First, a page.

FoodAct 13, a food distribution centre in Belgium, has created a guide looking at the cold chain and traceability. This guide is in Dutch and references Belgium regulations, but may give you ideas to help you create your own guide.
Here are some tips from other managers and coaches on how to help staff to learn:
During a Flavour project webinar on food safety, attendees asked questions about food safety relating to; dairy products, expiry dates, traceability, inspections, and regulations.
Here are the answers provided by the Dutch Federal Agency for the Safety of the Food Chain (FAVV), the Flavour project and FoodSavers Ghent, a distribution platform in Ghent.
Is it safe to give dairy products to children?
Answer by FAVV: Dairy products do not pose any problems for children, unless they are allergic to them. Cow’s milk allergy is an allergy that often occurs in young children.
With all dairy products it is important that temperatures are measured throughout the cold chain process. Temperatures are important for dairy products that have to be kept in the fridge, such as cheese and yoghurt.
If you have any doubts about the product or how it is kept – use your senses (smell and vision) to work out if the product is safe. If you are in any doubt, do not use it.
How should I explain the best before date to our customers? Some people are reluctant to eat food after its best before date.
Answer by FAVV: It is important to be clear if we are looking at a best before date or a use by date. If something is past its use by date, then the food has to be thrown away. Do not distribute that to anybody, even to animals. You cannot use it after the date.
For products with a ‘best before’ date – these can be distributed and eaten after the date shown. The ‘best before’ date mainly relates to the quality of the product. The manufacturer guarantees the quality of the product, in terms of smell, colour, taste, crunchiness, etc. until that date. After that date, the quality can deteriorate, but this is not harmful.
Helping people to understand this can be difficult. One thing you could do is draw up a document to explain this and give this to your customers. You can find examples here
But it is not only a rational fact, a matter of “knowing”. Especially for people living in poverty, it is often an emotional fact as well. The link is often made: because we live in poverty we are being given less good food and we don’t want it.
Answer by Flavour: Distribution platforms that distribute food to people in poverty often choose not to distribute food that has passed its best before date. Precisely because people in poverty are often already dealing with exclusion in various areas, they want to avoid feeling undervalued again. The social aspect then takes precedence over the ecological one.
One way of dealing with this is to let people themselves choose whether or not to take the food that is past its best before date. In solidarity shops, where regular prices are charged to customers who can afford them, this food past the best before date is sometimes also offered and there is less of a problem because it is offered to every customer.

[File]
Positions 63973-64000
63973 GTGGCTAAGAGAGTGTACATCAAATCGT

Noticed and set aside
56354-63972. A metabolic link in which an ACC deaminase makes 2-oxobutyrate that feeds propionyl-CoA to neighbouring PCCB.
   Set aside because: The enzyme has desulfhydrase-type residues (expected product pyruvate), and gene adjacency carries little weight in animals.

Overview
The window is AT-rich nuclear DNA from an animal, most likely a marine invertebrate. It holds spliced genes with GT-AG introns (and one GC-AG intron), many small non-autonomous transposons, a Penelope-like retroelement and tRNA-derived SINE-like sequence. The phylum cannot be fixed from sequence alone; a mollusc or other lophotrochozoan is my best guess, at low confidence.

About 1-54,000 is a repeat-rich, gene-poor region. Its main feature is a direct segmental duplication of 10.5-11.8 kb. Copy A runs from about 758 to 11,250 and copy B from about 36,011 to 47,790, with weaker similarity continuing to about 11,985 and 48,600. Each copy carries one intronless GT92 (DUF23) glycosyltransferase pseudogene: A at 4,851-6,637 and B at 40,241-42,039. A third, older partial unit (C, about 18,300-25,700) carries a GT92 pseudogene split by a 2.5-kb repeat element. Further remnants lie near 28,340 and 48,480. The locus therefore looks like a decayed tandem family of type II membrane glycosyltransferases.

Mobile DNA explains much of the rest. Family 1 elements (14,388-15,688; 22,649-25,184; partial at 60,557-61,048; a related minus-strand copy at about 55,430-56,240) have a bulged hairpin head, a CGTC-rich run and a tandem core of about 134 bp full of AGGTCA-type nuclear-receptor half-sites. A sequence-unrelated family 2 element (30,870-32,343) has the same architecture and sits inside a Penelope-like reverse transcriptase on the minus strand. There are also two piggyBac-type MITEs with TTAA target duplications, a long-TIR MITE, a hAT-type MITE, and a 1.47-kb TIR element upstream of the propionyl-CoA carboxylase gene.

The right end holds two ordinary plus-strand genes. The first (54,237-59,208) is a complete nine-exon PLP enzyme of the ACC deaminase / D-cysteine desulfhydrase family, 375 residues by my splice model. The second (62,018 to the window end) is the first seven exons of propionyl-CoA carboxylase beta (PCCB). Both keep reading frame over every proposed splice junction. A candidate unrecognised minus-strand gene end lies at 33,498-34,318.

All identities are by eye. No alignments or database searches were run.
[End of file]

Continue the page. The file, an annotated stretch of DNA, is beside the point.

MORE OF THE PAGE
What about food that does not have a date, such as fresh food?
Answer by Foodsavers Ghent: The best thing to do is use your senses to see if the food is okay. Consider if it smells and looks okay. Ask yourself ‘would I eat it?’. If you would, it is likely that it is okay to share the food with others. But if you would not it eat, it is best to throw it away. It is important to always be proud of the food that you give to others.
If I freeze meat or fish on its expiry date, how long can I keep it in the freezer?
Answer by FAVV: We recommend a maximum of two months.
In terms of traceability; Should the lot number always be written down when opening a new pack?
Answer by FAVV: That is not a legal obligation. Of course, it can be an added value if one does so, but it is not compulsory.
Answer by Flavour: As far as traceability is concerned, the social organisation which redistributes food should only record where the food surpluses comes from and the date.
What are the common problems inspectors see when they visit food distribution organisations?
Answer by FAVV:
Here is a template form to help with evaluating the progress of staff/volunteers in developing the skills they need to undertake the roles in a food processing or food distribution centre.
This form has been created by Panier De La Mer, a food distribution centre in France. You can adapt the form to make it relevant to your setting
Food surplus and redistribution projects touch a diverse group of people who differ in their cultural and religious dietary practices and preferences. Having an awareness of these differences and treating people as individuals with respect and dignity is important. This guide and poster explains the cultural and religious differences that one should consider in food preparation and redistribution.
When working with employees and volunteers there will be times when you will need to provide instructions and advice on what to do. There will be other times when you will have conversations to support their learning and development.
By taking a coaching approach to these conversations you can support people to increase their own self-awareness and develop their own route to learn and grow.
This guide will help you take a coaching approach in your conversations.